The NSW Supreme Court has rejected the Catholic Church’s request for a permanent stay of proceedings relating to a child sexual abuse case.
The allegations were raised by a woman who claims she was sexually assaulted by Father Clarence Anderson of the Lismore Diocese in 1968. She was just 14-years-old at the time.
Church documents obtained by the woman’s lawyers show Anderson’s superiors recognised he had a “sexual interest in children” which he was prepared to act on as early as 1965. The church also has records of complaints from the parents of other children.
Anderson was temporarily suspended from his office to undergo psychiatric treatment.
The court heard that the church allowed Anderson to continue accessing children, moving him from parish to parish whenever a complaint was made. The Archbishop of Brisbane’s office was warned about Anderson by the parish priest of Kyogle, Monsignor Ryan, who claims he witnessed Anderson assaulting a boy.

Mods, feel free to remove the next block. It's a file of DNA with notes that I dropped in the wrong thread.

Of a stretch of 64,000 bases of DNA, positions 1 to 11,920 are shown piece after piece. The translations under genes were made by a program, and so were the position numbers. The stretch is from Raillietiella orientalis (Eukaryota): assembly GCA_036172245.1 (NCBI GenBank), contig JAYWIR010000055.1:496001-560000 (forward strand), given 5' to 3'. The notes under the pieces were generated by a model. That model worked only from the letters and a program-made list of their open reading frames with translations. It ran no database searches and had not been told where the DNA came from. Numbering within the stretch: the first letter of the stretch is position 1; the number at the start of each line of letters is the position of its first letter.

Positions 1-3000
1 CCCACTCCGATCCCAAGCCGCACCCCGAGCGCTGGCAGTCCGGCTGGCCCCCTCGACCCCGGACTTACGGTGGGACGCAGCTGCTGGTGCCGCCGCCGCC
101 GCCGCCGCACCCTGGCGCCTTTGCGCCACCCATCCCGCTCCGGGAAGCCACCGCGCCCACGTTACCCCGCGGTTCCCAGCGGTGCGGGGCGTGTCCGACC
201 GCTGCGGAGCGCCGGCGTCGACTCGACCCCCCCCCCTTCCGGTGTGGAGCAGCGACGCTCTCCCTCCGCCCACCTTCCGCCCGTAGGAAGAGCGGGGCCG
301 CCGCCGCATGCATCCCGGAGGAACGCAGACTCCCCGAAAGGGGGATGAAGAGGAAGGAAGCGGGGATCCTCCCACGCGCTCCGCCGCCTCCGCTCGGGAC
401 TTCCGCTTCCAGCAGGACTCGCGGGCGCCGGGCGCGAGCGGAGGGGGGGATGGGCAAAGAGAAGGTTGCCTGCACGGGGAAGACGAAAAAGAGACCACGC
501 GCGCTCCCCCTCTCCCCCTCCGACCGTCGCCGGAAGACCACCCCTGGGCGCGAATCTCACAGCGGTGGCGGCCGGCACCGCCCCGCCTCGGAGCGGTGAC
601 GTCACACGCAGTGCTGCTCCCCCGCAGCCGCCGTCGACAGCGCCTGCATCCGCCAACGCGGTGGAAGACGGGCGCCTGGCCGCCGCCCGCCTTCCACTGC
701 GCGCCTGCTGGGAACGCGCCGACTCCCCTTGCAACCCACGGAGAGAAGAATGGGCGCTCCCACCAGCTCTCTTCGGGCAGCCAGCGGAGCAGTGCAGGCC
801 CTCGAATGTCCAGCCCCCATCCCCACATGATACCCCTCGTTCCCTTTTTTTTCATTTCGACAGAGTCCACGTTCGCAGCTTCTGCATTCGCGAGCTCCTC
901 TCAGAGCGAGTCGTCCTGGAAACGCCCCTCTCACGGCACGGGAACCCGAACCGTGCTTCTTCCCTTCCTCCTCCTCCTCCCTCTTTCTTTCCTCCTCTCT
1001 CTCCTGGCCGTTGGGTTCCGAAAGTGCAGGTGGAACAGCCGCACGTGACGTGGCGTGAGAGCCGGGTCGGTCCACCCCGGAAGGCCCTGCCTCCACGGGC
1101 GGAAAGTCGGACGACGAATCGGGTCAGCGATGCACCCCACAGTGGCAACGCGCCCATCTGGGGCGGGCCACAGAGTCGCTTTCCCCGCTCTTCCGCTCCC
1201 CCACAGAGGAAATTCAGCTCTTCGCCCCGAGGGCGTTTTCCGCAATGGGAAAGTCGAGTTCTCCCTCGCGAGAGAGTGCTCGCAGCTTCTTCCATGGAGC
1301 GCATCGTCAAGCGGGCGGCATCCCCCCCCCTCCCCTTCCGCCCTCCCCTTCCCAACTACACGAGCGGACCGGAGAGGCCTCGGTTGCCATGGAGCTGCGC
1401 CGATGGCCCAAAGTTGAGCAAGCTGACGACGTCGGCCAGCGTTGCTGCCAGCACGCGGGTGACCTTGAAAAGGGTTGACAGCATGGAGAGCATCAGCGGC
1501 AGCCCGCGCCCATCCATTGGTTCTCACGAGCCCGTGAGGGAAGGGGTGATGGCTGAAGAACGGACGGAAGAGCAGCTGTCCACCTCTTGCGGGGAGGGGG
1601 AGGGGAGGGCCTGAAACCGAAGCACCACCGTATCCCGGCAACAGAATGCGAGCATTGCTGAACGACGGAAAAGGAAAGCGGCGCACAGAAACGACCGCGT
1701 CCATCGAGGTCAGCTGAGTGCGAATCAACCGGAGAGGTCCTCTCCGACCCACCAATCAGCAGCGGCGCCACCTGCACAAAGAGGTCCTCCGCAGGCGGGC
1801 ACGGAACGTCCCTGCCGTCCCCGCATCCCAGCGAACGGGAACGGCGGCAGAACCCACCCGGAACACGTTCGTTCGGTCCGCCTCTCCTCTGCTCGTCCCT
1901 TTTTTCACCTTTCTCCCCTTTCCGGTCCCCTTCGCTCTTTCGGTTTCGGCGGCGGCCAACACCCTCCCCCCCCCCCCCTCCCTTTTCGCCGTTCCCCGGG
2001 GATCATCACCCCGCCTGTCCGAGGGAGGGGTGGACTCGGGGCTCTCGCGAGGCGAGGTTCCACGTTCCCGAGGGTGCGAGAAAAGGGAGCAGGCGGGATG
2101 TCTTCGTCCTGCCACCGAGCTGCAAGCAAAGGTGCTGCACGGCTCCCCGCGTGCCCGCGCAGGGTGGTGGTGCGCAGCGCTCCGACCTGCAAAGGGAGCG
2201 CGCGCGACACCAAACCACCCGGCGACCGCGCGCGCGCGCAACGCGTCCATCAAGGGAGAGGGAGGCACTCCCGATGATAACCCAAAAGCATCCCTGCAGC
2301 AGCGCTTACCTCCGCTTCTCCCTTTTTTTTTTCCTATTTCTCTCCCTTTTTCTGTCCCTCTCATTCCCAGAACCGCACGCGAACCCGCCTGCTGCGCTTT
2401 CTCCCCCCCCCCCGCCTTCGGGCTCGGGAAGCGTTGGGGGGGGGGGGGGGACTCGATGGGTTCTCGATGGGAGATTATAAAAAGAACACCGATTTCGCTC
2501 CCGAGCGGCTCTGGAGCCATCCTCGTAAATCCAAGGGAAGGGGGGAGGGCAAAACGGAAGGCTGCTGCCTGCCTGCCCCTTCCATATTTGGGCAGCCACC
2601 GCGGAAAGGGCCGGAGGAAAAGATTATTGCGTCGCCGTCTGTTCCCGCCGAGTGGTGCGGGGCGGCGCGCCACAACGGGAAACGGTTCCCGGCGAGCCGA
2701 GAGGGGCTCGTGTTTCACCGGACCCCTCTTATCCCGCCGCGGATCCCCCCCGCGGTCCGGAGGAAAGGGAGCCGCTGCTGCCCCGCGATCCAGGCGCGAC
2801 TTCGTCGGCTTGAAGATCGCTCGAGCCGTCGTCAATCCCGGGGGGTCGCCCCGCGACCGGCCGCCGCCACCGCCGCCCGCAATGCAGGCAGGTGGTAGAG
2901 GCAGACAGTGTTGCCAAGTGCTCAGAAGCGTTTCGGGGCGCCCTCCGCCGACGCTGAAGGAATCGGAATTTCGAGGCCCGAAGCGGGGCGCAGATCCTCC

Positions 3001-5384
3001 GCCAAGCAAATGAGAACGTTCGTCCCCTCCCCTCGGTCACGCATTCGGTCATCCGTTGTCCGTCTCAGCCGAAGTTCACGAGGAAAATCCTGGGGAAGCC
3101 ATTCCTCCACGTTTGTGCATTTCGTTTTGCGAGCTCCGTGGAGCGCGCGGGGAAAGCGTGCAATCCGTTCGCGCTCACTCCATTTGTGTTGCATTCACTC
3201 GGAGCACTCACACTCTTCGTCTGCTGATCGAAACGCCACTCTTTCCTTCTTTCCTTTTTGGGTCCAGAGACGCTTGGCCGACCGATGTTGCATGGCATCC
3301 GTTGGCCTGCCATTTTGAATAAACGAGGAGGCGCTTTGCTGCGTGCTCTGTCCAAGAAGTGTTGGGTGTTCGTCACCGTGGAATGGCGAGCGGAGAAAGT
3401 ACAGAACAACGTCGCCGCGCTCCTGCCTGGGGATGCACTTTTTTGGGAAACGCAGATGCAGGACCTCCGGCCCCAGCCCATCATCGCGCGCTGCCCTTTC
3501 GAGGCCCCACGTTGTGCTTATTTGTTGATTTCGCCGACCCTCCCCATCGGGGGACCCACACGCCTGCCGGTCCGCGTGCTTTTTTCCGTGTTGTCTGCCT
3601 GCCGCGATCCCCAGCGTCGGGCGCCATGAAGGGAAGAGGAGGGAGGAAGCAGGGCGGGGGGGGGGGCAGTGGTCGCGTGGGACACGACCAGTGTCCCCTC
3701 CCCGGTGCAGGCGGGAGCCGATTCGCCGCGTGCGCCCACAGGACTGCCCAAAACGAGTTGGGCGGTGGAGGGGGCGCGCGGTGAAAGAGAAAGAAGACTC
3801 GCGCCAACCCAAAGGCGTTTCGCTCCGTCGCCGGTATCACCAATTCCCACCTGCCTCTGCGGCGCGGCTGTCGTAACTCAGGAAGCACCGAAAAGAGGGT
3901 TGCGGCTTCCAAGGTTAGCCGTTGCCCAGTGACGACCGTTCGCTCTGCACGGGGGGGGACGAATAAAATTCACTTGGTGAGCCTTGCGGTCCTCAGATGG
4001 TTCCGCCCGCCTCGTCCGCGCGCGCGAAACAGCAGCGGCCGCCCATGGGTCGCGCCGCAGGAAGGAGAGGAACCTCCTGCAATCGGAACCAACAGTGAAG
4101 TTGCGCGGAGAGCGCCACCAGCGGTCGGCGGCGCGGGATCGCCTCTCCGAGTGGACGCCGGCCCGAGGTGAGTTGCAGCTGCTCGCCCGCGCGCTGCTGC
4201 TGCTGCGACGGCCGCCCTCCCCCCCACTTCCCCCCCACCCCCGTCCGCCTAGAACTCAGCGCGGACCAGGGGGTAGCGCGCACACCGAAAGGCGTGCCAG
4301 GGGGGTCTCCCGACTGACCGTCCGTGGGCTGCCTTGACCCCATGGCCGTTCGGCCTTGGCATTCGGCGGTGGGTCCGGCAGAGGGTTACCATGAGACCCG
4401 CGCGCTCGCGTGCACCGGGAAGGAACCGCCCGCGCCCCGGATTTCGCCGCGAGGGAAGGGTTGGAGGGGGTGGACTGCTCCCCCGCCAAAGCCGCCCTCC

“These conclusions I reached from observation of him handling boys in the school playground and in his car,” he wrote to the office.
“From the upper floor of the Presbytery, I saw him on one occasion with a boy spreadeagled under him over the car bonnet, performing what seemed to be sexual movements upon the boy.”
Monsignor Ryan was also approached by a father who claimed Anderson had abused his son along with six other children. The Monsignor stood Anderson down only to find out Anderson was appointed to a parish in Macksville.
In relation to the woman’s case, the Catholic Church argued it was not possible to have a fair trial and the case was “unjustifiably oppressive” due to the passage of time and the death of Father Anderson, as well as any clergy who knew about Anderson’s behaviour.
The court, however, said the evidence “amply demonstrates that Father Anderson’s misconduct was well-known to his superiors well before the event relied upon by the plaintiff”.
Justice Stephen Campbell also found that the church has not done enough to prove the “exceptional” circumstances required for a permanent stay of proceedings.
“A trial of the issues in this case would be no mere charade calculated to bring the administration of justice into disrepute amongst right-thinking people,” he said.
“Child abuse actions should be permitted to proceed despite the effluxion of even long periods of time and an inevitable resulting degree of the impoverishment of evidence, provided a fair, not perfect, the trial can be had.”